Prepare for a Yucca Explosion

With all our moisture until spring set in to scorch it all, our local yuccas seemed primed to go into full bloom. That they did.

My first year in this house, I only pruned a few of the huge, dead flower stalks off, without a truck to haul them to the dump and also enjoying the interest of “dry arrangements”.

This year, seeing all the new flower stalks forming, I cut off all the old stalks so the better blooming year could shine and knowing I would find a way to haul.


The large, dead stalks are bold to look at, plus some smaller birds perch on them.

Of course, birds have plenty nearby to perch on. For a garden to look better in less than geologic time, we can do simple, beneficial maintenance practices.

I’m finished with some Yucca elata clumps, their dead stalks bundled.


One of many vigorous flower stalks that will soon shine.


All done, looking back to the N.



I’ve met some hobbyists, a couple architects, and others, all with a belief system that won’t grasp maintenance and pruning. Yet the same often switch and then regard gardens whose staff knows what, why, when, and how.

Have you met any people like that?

Now, to pull all those weeds and mooch kindly ask to borrow someone’s truck for a delivery to the dump!

5/15/17 weather: 88 / 53 / .00


4 Replies to “Prepare for a Yucca Explosion”

  1. That will look awesome once the bloom stalks bloom! Yuccas look great all the time of course, but the extra oomph from the many flowers make them a bit extra special. Good luck with the weeds!

    Flowering is almost there on the backyard yuccas in this post; in front they are 2/3 in bloom. Now, to the weeds…


  2. I love the idea of a Yucca explosion, your plants look fab! I would expect nothing less.

    Thanks, I had a feeling last winter after constant, unusual moisture…voila!


  3. I like the look of the old stalks trimmed off. I hate the look of the leaves trimmed off, leaving a bare trunk. The Yucca glauca here are all in full bloom. Y. elata and rostrata are on their way!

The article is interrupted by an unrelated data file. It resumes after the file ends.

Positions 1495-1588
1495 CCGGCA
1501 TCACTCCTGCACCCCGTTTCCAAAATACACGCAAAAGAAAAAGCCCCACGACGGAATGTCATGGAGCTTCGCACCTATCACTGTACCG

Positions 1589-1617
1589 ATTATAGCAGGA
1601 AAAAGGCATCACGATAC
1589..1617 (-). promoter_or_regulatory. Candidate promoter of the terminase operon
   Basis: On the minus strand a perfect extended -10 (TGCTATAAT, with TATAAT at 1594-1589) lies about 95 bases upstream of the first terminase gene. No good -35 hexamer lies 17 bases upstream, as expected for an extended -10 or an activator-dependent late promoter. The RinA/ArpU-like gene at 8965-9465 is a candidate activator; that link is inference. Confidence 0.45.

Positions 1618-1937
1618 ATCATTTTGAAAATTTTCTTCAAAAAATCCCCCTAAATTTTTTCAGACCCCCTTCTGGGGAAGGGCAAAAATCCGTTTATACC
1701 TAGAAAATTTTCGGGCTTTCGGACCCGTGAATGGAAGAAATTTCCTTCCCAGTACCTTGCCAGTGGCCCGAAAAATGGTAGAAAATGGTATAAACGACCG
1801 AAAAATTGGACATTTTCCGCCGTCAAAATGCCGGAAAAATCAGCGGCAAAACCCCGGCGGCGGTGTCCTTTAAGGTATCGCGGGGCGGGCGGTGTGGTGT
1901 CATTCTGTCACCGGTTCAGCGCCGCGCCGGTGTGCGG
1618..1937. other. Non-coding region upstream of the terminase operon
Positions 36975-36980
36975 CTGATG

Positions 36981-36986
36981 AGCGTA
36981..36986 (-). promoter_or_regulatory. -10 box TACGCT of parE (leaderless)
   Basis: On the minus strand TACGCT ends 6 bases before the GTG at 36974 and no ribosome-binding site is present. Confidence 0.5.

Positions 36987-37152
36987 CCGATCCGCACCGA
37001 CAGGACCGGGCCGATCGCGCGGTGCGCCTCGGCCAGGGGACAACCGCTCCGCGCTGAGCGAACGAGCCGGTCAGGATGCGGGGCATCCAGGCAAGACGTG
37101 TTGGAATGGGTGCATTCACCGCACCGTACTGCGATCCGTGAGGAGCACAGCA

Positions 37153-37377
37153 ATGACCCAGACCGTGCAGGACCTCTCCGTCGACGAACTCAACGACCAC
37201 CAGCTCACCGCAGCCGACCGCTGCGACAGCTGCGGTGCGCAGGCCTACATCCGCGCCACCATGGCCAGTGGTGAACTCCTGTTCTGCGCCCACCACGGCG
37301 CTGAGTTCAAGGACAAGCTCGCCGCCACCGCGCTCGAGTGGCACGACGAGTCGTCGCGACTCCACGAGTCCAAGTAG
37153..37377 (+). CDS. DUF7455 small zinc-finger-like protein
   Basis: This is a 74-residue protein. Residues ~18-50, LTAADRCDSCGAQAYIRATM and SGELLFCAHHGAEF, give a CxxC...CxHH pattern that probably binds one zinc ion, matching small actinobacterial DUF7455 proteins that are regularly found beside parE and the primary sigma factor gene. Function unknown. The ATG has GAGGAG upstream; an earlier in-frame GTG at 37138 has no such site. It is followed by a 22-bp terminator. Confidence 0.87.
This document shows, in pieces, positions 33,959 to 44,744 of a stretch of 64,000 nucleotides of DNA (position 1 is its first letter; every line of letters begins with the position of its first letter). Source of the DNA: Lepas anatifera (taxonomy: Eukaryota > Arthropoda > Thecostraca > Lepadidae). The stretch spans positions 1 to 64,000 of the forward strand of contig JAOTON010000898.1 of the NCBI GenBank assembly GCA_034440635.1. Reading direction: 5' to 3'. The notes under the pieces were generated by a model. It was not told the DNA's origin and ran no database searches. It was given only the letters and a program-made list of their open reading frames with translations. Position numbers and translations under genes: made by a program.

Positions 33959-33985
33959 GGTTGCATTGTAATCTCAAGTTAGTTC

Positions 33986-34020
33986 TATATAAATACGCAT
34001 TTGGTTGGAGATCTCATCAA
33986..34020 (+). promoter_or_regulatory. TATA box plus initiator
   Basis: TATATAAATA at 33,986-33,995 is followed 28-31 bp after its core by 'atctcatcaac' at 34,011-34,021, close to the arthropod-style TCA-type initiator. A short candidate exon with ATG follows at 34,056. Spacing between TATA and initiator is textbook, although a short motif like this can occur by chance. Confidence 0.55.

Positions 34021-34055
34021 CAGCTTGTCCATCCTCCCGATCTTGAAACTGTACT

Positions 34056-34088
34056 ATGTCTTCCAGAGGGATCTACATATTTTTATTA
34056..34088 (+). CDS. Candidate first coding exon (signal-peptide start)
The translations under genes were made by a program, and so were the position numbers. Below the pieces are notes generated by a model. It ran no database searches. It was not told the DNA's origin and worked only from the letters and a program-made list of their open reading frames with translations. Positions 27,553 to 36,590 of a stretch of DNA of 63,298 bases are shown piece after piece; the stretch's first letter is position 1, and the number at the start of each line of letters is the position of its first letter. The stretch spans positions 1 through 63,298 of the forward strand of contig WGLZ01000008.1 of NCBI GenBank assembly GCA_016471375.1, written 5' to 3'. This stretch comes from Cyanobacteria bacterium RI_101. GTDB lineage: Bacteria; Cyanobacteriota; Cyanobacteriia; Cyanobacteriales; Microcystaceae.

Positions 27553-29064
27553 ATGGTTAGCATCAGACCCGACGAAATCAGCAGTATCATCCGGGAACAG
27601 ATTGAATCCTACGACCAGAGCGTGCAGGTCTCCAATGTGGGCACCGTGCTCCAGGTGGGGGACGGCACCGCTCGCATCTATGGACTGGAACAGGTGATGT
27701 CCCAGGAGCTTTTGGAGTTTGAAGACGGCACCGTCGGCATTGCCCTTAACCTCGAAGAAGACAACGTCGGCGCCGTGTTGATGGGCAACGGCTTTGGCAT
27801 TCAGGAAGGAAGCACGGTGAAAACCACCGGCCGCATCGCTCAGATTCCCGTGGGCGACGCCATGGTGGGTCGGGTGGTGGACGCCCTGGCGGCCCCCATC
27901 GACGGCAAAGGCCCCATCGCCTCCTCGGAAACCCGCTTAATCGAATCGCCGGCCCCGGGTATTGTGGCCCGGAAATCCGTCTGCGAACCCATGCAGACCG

Yucca stalks don’t have the elegance of dry sotol stalks, and it was time to make way for the blooms! Bare trunks turn a rugged plant into something wimpy. Your yuccas sound early, too, but prepare for a moth explosion to go with. Ciao!

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  4. Good job. i get confused by Yuccas – thought they were all monocarpic but Y. rostrata isn’t and it looks as if your Y. elata isn’t. Yes – bad pruning annoys me intensely – bougainvilleas close-cropped with hedge trimmers whilst in full flower, Hesperalose trimmed to a uniform foot high just before flowering – even once saw a row of cacti trimmed to 3ft as a hedge – (and it wasn’t the fence post cactus) – opuntia – cuts right through the pads! Just gets me!!!

    Thanks, even a rental house’s landscape offers help for my sanity! You’re right, though each flower head is with a new head, and these being the sand dune form of Yucca elata, the plants seem to stay smaller but send out runners and clump more. I bet poor maintenance does bother, your examples are too true…there is a difference in proper shearing or pollarding versus what happens in the SW!

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